While there’s no predicting the future and if and how much commodity prices may rise and impact businesses, the more tools that businesses have to mitigate increased costs, the more likely they are to survive rising inflation.

Sources

https://www.bls.gov/ppi/ppifaq.htm

https://leg.mt.gov/bills/2007/fnpdf/HB0204.pdf

https://www.bls.gov/news.release/ppi.nr0.htm

SVOG application portal reopens today at 12pm ET

The U.S. Small Business Administration, citing negative feedback to previously announced plans to reopen the Shuttered Venue Operators Grant (SVOG) application portal on Saturday, announced Friday night that it was rescheduling the reopening for today at noon EDT.

“We heard you and we are taking action,” the SBA said in an emailed statement. “It is our top priority to deliver on the promise and commitment to provide economic lifelines to you ASAP. Yet, we understand the challenges a weekend opening would bring and to ensure the greatest number of businesses can apply for these funds, we decided to reschedule.”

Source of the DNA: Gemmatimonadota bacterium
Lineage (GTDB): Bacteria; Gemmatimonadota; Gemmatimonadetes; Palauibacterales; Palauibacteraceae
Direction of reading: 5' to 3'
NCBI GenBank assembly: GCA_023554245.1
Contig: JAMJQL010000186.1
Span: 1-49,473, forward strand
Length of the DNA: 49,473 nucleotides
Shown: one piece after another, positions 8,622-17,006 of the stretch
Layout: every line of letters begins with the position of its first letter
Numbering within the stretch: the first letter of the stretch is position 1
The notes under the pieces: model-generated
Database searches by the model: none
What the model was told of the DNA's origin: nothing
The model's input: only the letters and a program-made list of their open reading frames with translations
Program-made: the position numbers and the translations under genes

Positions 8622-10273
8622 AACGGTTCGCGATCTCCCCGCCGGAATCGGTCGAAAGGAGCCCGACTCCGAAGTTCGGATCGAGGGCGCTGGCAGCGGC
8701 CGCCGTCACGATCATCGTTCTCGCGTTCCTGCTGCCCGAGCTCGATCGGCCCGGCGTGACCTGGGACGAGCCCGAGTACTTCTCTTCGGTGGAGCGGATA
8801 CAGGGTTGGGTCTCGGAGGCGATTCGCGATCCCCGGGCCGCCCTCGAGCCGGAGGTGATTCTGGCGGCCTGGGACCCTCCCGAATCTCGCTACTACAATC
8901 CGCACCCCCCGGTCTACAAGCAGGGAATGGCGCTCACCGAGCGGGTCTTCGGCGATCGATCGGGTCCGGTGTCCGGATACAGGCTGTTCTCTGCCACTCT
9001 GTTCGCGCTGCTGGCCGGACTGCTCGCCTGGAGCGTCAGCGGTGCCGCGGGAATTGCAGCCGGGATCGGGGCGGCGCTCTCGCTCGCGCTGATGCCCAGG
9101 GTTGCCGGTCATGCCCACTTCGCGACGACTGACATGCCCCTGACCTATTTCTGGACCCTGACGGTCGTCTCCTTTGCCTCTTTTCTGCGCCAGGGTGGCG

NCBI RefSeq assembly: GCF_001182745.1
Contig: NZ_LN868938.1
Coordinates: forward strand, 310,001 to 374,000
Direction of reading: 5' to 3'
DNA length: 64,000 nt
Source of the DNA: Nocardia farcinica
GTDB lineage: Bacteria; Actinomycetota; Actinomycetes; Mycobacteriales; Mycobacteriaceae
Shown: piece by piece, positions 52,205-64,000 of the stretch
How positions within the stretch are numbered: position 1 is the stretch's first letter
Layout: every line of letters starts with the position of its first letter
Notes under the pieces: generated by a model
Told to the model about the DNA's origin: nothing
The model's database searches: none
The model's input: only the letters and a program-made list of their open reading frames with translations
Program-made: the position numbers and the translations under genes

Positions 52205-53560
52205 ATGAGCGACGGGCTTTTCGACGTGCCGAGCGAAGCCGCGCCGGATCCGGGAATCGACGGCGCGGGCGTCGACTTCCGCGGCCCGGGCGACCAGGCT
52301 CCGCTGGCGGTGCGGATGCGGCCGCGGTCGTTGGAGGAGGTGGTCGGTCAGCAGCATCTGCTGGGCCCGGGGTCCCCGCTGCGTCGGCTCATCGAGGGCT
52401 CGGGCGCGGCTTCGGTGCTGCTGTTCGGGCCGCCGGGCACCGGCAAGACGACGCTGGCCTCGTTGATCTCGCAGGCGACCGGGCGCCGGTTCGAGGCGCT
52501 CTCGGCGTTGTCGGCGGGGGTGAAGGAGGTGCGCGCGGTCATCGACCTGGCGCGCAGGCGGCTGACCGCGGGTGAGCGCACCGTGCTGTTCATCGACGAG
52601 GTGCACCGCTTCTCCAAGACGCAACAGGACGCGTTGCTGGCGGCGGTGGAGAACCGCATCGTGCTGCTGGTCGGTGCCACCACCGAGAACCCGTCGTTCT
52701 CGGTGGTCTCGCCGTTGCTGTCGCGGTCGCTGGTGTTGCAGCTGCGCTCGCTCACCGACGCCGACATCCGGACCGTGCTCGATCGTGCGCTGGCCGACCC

The Friday announcement came less than 24 hours after the SBA had announced the Saturday reopening. In a brief statement issued late Thursday night, the agency said it had completed rigorous testing on the portal, which was forced to shut down due to technical issues only hours after it opened on April 8. The SBA also provided updated documents and guidance Friday. The agency said that interested applicants should register for an account in advance through the portal.

In addition, the SBA released updated FAQ guidance related to the SVOG program. The FAQs are reorganized for clarity, and content that is new or substantially changed is marked with an asterisk. Among the new information included is a Question 31 in the Application section that provides a sample statement that applicants can use for their Certification of Need. Also, a clarification in Question 11 in the Revenue section indicates that the SBA will look to the entity’s calendar year 2019 earned revenues as the basis for determining the award amount.